• Processes are like Erlang "processes": they're dirt cheap, they don't share a common namespace, and they have really nice message passing semantics. After all, if we're going to be dealing with 100s of CPU cores in a few years, it makes sense to get away from the hard way of doing threads (mutexes in C) and embrace the easy way of doing "threads" (a la Erlang).

  • Erlang processes have no shared namespace, but they can easily pass data amongst themselves--not just streams of bytes, but full-on data structures. Imagine taking advantage of this between every "program" on your system.

  • Due to the nature of Erlang data, passing data between programs is copy on write.

  • Like a Palm, every "program" is running at all times. Unlike a Palm, things are running in an interpreter, so you don't need cooperative multitasking. Nor will a single program bring down the whole system. Rather, the interpreter itself can "context switch" after every few instructions. Since the "processes" are super light-weight, context switching is very fast and happens a lot more frequently.

  • Since every program is running at all times, that means every program is implicitly started when booting. It's more like turning on a Palm pilot than booting a computer.

  • Throw away the filesystem. Every "program" has every "document" implicitly loaded at all times. The documents don't have to be serialized to a stream of bytes. They're always meaningfully structured like Lisp data.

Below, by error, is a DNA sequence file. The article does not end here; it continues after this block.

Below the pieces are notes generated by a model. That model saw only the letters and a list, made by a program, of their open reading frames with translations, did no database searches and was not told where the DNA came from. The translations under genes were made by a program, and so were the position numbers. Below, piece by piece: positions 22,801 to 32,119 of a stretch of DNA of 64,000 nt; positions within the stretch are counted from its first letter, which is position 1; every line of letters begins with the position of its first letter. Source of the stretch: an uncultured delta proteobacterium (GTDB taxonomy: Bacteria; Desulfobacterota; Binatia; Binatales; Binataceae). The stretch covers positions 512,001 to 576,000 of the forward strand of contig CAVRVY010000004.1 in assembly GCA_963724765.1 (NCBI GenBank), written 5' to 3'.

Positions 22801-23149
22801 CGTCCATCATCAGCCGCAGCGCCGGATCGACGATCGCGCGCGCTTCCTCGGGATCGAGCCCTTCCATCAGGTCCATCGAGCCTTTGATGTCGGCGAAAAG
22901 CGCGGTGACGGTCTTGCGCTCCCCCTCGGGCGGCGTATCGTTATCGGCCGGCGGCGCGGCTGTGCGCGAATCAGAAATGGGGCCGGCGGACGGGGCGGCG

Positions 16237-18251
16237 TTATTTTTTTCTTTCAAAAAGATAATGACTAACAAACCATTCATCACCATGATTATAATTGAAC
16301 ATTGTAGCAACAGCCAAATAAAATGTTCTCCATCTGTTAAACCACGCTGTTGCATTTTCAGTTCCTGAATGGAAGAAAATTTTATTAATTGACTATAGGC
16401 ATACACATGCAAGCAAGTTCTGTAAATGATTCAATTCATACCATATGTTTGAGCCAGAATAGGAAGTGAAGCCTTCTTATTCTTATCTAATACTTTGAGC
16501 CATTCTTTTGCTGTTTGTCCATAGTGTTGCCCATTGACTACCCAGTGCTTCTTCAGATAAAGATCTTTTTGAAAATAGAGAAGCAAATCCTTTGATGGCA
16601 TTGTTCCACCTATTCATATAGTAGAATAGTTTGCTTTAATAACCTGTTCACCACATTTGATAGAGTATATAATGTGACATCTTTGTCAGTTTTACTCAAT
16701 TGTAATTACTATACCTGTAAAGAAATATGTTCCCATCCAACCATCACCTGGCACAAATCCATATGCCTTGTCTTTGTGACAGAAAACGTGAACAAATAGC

• Don't throw out virtual memory! If everything is in memory, you're going to need really smart virtual memory.

  • Unlike object-oriented systems today that have many objects and few threads, unify the concepts of objects, threads, and modules into something I call a "cell".

  • That means every object has its own thread.

  • "Programs" are constructed from a collection of such objects.

  • Since every object is like a module, it can be reloaded independently of everything else. This has been done in both Erlang and in the Lisp machines.

  • Since every program is always running and is composed of objects that can be independently reloaded, the objects behave more like biological "cells". Sometimes you get new cells. Sometimes old ones die. However, in general, things are pretty "static". Failures are treated more like a cancer than a stroke.